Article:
By Naomi Klouda
People aboard the Rainbow Connection were granted a delightful sight last week when the humpback whales Bullet and Tophat appeared in Kachemak Bay for the first time since 2006-07.
Rainbow Tours, which has a catalog of 500 humpback whales, was able to spot the individuals by the identifying scars on their flukes.
“It was exciting to see two of the six of the whales coming into the bay were returning,” though late May can be an early show for the whales. said Ginger Moore, of Rainbow Tours.
The whales’ genders can’t be discerned from a boat, but one had a calf alongside, so it might be assumed that either Bullet or Tophat is female.
The crew of the Rainbow Connection and Rainbow Tours, owned by Jack and Fran Montgomery, began keeping track and identifying humpbacks about 16 years ago. Each time a whale is spotted and photographed, a record is made of the flukes’ characteristics.
“Our whales are divided into four categories — W, X, Y, and Z — based on the distribution of pigment on the ventral side of their flukes,” Moore said.
On the website, kbaywhales.com, it explains further that orca or other predator tooth rakes and barnacle scars can accumulate over time, basic pigmentation is individual and forever.
After each letter designation, there is an ID number and “deck name.”
Tophat, for example, is known as W38. This whale was recorded in sightings in July 2002, 2003, 2004, 2005 and 2006. The “W” whales’ flukes are mostly black, with a small smattering of white. Some of these white markings are the scars left behind by hitchhiking barnacles, tooth rakes from predators, such as sharks and orca whales, and, in males, wounds resulting from battles for paternal rights.
As for Bullet, that’s a whale whose fluke is of another color. This humpback whale carries a Y designation, and is known as Y1.
The “Y”” whales make up the majority of the catalog.
“They display an approximate 50-50 ratio of white and black on their flukes. These white patterns are separate; there are two distinct markings on each fluke,” the website explains.
Y1 was last seen in July 2007.
In 2000, the Rainbow was making regular trips to Lower Cook Inlet and Kennedy
Entrance on its whale-watching tour.
“A few we see every single year. But we don’t whale watch any more that far out around the point. They have to come into the inner bay,” Moore said. “In the past the whales usually arrived in the fall so it seems unusual this time of year to see them. We’re excited that the whales are in the bay this time of year.”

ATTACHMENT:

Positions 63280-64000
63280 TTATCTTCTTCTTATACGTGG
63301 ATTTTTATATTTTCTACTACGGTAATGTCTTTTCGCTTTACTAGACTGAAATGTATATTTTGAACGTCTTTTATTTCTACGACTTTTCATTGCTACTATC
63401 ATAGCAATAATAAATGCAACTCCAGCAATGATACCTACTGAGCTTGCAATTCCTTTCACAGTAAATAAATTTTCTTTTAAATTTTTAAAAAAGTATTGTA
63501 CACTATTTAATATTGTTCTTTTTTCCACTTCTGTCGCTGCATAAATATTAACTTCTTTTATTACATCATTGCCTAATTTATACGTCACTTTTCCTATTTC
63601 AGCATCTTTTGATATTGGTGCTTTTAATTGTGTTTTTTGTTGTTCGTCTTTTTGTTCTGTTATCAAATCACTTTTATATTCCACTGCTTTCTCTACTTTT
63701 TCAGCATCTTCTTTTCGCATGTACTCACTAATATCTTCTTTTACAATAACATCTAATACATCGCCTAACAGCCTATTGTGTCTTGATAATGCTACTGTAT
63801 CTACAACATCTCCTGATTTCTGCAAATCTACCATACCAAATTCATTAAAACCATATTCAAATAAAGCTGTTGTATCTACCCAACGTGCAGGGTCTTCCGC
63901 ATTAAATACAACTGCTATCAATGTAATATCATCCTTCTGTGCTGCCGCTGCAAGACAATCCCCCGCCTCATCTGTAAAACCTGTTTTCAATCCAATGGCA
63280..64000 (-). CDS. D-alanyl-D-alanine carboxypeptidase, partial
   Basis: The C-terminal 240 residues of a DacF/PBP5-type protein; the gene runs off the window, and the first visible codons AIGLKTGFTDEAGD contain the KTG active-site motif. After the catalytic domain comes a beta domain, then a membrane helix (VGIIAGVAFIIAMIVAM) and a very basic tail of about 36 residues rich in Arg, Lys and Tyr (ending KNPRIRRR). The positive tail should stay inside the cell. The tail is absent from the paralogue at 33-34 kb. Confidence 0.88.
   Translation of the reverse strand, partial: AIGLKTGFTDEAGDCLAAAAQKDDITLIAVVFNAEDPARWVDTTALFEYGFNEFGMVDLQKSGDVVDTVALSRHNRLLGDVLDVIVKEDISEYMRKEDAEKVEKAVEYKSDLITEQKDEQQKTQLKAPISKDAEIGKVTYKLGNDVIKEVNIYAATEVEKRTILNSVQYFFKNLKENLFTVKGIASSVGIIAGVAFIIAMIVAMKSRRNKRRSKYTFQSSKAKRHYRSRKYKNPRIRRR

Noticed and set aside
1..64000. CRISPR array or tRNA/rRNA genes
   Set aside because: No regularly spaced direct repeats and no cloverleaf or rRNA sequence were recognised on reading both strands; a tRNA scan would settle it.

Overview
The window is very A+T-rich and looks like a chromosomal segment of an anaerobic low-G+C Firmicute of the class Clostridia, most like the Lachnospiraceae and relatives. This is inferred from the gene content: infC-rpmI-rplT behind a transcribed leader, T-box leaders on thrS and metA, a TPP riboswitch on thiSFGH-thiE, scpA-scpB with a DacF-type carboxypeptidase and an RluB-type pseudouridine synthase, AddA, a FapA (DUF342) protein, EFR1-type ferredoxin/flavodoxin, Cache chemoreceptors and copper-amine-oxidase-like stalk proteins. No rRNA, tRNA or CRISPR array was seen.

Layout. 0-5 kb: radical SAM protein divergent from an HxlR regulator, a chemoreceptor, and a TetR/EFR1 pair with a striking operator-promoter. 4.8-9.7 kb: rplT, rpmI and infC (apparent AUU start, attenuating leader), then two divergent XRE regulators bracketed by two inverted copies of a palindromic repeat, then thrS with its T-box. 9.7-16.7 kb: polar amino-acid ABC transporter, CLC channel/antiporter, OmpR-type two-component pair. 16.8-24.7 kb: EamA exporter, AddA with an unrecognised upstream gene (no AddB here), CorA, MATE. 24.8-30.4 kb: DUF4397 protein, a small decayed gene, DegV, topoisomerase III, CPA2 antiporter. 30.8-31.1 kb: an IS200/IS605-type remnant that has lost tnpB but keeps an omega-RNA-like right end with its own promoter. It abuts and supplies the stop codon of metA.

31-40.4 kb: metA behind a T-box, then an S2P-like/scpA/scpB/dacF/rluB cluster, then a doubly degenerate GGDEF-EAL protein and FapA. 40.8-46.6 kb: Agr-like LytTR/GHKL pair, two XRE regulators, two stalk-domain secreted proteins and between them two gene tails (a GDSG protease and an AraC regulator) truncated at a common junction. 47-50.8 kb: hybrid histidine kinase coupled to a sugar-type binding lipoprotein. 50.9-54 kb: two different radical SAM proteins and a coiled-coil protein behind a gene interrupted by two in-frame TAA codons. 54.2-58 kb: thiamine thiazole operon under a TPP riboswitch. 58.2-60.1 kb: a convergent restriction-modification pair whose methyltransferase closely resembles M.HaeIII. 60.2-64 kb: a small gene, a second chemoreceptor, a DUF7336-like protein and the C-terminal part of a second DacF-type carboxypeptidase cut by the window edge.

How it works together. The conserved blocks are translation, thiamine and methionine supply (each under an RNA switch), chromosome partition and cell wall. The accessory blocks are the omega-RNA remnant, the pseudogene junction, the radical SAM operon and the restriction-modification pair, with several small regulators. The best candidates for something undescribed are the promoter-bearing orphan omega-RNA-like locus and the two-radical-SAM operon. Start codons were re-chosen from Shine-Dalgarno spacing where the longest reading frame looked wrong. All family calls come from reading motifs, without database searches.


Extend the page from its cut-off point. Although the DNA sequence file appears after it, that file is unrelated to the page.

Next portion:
The Rainbow crew and visitors saw six humpback whales this week traveling to and from Seldovia.
“One of the whales we are watching now was first to arrive and it’s still here. It arrived a few weeks ago,” Moore said. “The first sighting was around Memorial Day weekend.”
Many people contribute to the whale cataloging study, Moore said. Generally, the entire crew of Rainbow Connection participates in recording the whales sighted, and the project receives guidance from local scientists. Orca whale specialist Craig Matkin, founding member and director of the North Gulf Oceanic Society, assisted in supporting the website. In return, Rainbow Tours gives Matkin orca sighting information.
“Rainbow Tours started this because it was a passion of ours and we enjoyed doing it so much,” Moore said.
The goal was always to correlate with other researchers out of Hawaii, where it is believed these humpbacks spend the winter. So far, no Hawaiian researcher has agreed to share whale information, likely because of the difficulty of handing over proprietary data.
“We wanted to understand the migrational pattern of the whales and find out where they go every winter. At this point, we don’t know. We assume most go to Hawaii. We’d like to find out where they go, but there’s no way of getting hold of the data,” Moore said.
“A lot of our whales are mostly correlated to Prince William Sound,” Moore said. She consults most with Olga von Ziegesar and Eye of the Whale. That is a similar effort in a long-term humpback whale project in Prince William Sound and Kenai Fjords. It has focused on photo identification to document as many whales as possible for inclusion in the catalogue of humpback whales in Prince William Sound and Kenai Fjords.
Ginger Moore would like to hear from others who sight the humpbacks. She can be contacted at firstname.lastname@example.org.